- Nov 28, 2004
- Reaction score
Should we accept as “canon” the thing we can date as latest in Tolkien’s writings?
I don't accept it as canon. The question of Gil-galad's parentage is settled for me because for me, "latest" carries great weight (if I have no author-published version of something).
In my personal Silmarillion: '"it is so"
I see no reason not to. And I argue that even Tolkien "must" treat his published work as canon, and that he knows and illustrates that he must; and even when he just can't help himself, he wriggles or dances to explain a given change. Why? So readers will believe in green suns. Or in another sense, he knows he can't simply treat already published text as mere draft work. Altering already published work has the potential to undermine the Secondary World. I note, for example, that Tolkien doesn't simply abandon the first edition of The Hobbit, he integrates it into the Legendarium.
In short: it's (whatever "it" is) canon; his readership at large (even future generations) knows "it" and Tolkien knows he just can't ignore it.
I don't think so. But that said, I do have my reasons for constructing my personal Silmarillion. Example, I've seen folk argue that the rate of Elven-ageing in their personal Silmarillion hails from L&C, because it is more "fleshed out" and detailed there -- compared to a line in Vinyar Tengwar (which seems to agree with a line in the Line of Elros), and the VT line being a late text, certainly later than L&C, appears, at least, to put aside the notion in L&C.Better yet: Must we all agree to the same conclusions about material not published during his lifetime?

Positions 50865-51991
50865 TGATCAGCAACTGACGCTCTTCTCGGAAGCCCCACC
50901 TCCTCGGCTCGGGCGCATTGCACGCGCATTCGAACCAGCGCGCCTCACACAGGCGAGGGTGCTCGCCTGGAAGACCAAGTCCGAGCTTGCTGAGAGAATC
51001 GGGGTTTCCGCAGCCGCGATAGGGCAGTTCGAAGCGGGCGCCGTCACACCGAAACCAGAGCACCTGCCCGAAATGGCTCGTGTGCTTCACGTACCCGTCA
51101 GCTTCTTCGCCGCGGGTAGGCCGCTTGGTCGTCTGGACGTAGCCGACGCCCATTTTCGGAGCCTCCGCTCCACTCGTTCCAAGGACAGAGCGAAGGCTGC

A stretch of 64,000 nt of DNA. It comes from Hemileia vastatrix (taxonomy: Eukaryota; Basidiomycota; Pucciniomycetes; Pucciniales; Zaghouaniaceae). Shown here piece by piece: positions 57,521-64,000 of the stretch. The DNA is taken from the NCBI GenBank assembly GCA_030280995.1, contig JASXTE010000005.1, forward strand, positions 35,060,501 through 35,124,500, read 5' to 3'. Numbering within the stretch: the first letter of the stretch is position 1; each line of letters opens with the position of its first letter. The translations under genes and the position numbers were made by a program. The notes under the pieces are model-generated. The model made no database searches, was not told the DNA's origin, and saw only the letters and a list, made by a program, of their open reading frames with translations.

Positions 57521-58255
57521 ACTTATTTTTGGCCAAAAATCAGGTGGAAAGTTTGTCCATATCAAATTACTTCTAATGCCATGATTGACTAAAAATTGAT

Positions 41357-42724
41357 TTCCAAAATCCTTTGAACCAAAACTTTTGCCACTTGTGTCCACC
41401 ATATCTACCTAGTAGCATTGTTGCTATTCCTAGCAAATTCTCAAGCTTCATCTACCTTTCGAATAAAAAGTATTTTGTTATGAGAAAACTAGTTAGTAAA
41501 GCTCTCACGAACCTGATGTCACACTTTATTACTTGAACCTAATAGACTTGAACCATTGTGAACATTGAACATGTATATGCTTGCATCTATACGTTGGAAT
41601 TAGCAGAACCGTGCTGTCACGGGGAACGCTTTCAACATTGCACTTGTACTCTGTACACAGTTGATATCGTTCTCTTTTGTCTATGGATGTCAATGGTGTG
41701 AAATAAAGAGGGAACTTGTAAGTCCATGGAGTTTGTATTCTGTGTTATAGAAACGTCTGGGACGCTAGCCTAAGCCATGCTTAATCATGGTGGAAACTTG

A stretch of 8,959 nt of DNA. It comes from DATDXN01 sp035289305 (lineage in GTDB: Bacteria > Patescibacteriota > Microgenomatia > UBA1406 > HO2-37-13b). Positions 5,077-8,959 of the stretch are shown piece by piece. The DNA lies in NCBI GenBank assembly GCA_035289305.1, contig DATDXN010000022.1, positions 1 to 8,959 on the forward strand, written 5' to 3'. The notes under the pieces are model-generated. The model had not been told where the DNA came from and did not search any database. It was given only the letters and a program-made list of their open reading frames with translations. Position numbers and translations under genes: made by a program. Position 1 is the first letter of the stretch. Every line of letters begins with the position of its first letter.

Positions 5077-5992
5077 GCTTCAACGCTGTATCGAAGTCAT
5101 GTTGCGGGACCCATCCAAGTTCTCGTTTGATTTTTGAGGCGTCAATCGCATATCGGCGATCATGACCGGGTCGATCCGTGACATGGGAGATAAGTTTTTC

My answer, however (in short): well, if Tolkien wants to change his mind later -- and nobody knows about L&C from his perspective -- why should he feel the need to flesh out the later idea? We don't know what we don't know (which includes that maybe JRRT wants to keep this simpler), and as CJRT bent over backwards to provide dating where he could, it would seem to me that. . .
- A) Tolkien knowingly abandoned the earlier idea (however in-depth one version is compared to the next)
- B) Tolkien forgot the earlier idea -- but when putting his imagination once again to the same question, came up with an idea that suited him.
- c) Something else.
I think Christopher Tolkien would have loved to incorporate JRRT's every last known idea into his constructed version published in 1977, but again, he has restrictions that we do not, or at least, has set these restrictions for himself. My guess is that Angrod > Arothir > Gil-galad would have been CJRT's choice for the constructed Silmarilion, if he had had enough text in his father's hand to work it in without "too much" invention. Same as the Helm of Hador in my opinion.
To me "late/latest known" has weight. If Tolkien goes on for ten minutes describing a new cheese he'd like to try, and I get on my destrier to go to the market to buy that cheese . . . but at the last moment he runs out and simply cries out: "No forget the cheese, I want bacon!"
Then I get bacon